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Giant "Sea Monster" Fossil Discovered in Arctic

James Owen
for National Geographic News
February 26, 2008
 
A massive prehistoric sea reptile that was longer than a humpback whale and had teeth the size of cucumbers has been found by fossil hunters on a remote Arctic island. (See pictures of the "sea monster.")

Measuring some 50 feet (15 meters) in length, the bone-crunching predator represents one of the largest marine reptiles ever known, according to a team led by Jørn Hurum of the Natural History Museum in Oslo, Norway.

The 150-million-year-old creature was first discovered in 2006 on Spitsbergen, part of Norway's Svalbard archipelago, in a polar wasteland littered with fossilized sea reptiles (see map).

(Read related story: "Dino-Era 'Sea Monster' Found on Arctic Island" [October 6, 2006].)

"We knew immediately this was something special," Hurum said. "The large pieces of bone and the structure of the fragments told us that this was big."

Hurum's team returned last summer to the Arctic island to excavate the fossil.

Removing a hundred tons of rock by hand while watching out for polar bears, the team recovered a large chunk of the skeleton, including portions of its estimated ten-foot-long (three-meter) skull, an almost complete forelimb, and sections of its dinner-plate-size vertebrae.

Dubbed "the Monster," it's thought to be a previously unknown species of plesiosaur.

"It's as big or bigger than the largest plesiosaur ever found," Hurum said. "This absolutely looks like a new species," he added.

(See 3-D animations of other sea monsters in our interactive time line.)

"T. Rex of the Ocean"

Plesiosaurs were marine reptiles that typically had small heads, long necks, and large flippers.

But the newfound plesiosaur is thought to have been a pliosaur, and pliosaurs were different from other plesiosaurs.

With short necks and massive heads, pliosaurs became the top marine predators during the Jurassic period, 200 to 145 million years ago.

Hurum said the newly excavated specimen is 20 percent bigger than what was until now the largest known pliosaur, Kronosaurus from Australia.

Calling the latest find "the T. rex of the ocean," Hurum said it "would have eaten other marine reptiles and maybe some of the huge bony fishes that were around at that time."

The newly excavated pliosaur was unveiled today at the Natural History Museum in Oslo.

Patrick Druckenmiller, a plesiosaur expert at the University of Alaska's Museum of the North, was a member of the expedition team that found and excavated the Arctic fossil.

"Not only is this specimen significant in that it is one of the largest and relatively complete plesiosaurs ever found, it also demonstrates that these gigantic animals inhabited the northern seas of our planet during the age of dinosaurs," Druckenmiller commented.

"Although we didn't get the entire skeleton, we found many of the most important parts," Druckenmiller said. "Amazingly, the paddle [of its forelimb] alone is nearly ten feet [three meters] long."

The fossil was found in permafrost among a prehistoric "graveyard" of large marine reptiles approximately 800 miles (1,300 kilometers) from the North Pole.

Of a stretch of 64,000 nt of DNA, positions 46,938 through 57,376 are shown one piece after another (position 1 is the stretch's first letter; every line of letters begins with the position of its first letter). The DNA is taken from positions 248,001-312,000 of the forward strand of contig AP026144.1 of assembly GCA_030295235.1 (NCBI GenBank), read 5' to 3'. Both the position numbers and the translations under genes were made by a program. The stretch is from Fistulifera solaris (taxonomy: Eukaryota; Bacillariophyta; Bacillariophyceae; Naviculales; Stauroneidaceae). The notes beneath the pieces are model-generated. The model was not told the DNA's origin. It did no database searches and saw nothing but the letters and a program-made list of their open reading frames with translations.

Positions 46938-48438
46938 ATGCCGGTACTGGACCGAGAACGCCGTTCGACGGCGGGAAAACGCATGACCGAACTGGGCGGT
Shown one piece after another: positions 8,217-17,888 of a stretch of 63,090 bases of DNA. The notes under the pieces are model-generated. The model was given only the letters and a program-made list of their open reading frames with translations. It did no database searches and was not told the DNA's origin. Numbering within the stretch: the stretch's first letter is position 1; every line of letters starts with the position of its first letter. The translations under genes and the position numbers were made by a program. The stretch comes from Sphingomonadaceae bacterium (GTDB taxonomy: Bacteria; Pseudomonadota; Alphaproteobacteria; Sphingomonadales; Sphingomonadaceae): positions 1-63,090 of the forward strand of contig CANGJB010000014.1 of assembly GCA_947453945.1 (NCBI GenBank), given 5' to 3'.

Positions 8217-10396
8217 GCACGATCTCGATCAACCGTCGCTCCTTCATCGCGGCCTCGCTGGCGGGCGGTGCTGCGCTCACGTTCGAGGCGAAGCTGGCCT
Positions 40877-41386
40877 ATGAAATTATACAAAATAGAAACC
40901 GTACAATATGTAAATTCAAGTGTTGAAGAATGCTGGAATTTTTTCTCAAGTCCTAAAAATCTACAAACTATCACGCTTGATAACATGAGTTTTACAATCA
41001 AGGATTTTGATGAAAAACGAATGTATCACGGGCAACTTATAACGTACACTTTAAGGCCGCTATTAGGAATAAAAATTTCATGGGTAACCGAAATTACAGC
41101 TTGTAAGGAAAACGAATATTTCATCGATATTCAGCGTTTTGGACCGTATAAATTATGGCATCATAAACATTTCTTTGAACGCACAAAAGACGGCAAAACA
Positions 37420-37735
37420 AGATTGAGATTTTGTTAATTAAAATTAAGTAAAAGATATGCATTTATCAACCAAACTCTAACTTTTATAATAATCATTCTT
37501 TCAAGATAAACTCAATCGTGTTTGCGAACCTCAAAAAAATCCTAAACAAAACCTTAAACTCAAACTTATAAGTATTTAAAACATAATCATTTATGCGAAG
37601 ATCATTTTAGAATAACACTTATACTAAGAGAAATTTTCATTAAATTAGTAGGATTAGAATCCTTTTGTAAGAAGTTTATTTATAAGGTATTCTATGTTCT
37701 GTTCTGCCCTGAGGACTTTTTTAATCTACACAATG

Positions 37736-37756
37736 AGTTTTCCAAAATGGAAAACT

(See related pictures: "'Sea Monster' Graveyard Found in the Arctic".)

The site represents one of the richest accumulations of marine reptiles in the world, according to Hurum, who led the Artic fossil hunt.

The creatures swam in temperate seas and sank to the ocean floor after they died, where their bodies were preserved in soft mud.

Some 40 skeletons have been located to date. Most belonged to long-necked plesiosaurs and dolphin-shaped ichthyosaurs, Hurum said.

Another pliosaur specimen was also found last year, however.

"Hopefully it will be just as big as the first," Hurum said.

This newest fossil may help provide pieces that are missing from Monster's partial skeleton, he added.

"It seems to have more teeth, and hopefully there's more of a skull inside the hill [where it was found]. But first we have to move the hill," Hurum said.

The researchers plan to excavate the second pliosaur when they return to Spitsbergen this summer.

Plesiosaur expert Richard Forrest, affiliated with the New Walk Museum in Leicester, England, said pliosaur skeletons are extremely rare.

"As is the case with any big predator, the further up the food chain you go, the fewer you find," Forrest said.

Meal Breaks

Since pliosaurs were reptiles, which have slow metabolisms, they probably had long breaks between meals, he said.

"If [Monster] was eating something like a large plesiosaur, it would probably get enough food to keep it going for a couple of months," Forrest added.

Pliosaurs are thought to have been ambush predators, using their giant flippers to launch ferocious attacks.

"We don't think they were particularly good at cruising but were very good at accelerating, so they'd lurk in the depths and shoot up to catch things," Forrest said.

Pliosaurs likely had the most powerful bite force of any predator, living or extinct, he added.

"It can't think of any animal that would even come close," Forrest said.

"Inside their enormous skulls they had huge areas of muscle available for biting force. One of these animals would have been big and strong enough to pick up a small car and bite it in half."

Forrest added that he recently studied the remains of a 23-foot-long (7-meter) plesiosaur that almost certainly fell victim to a pliosaur.

"There's evidence that it was hit extremely hard and basically just ripped apart," he said.

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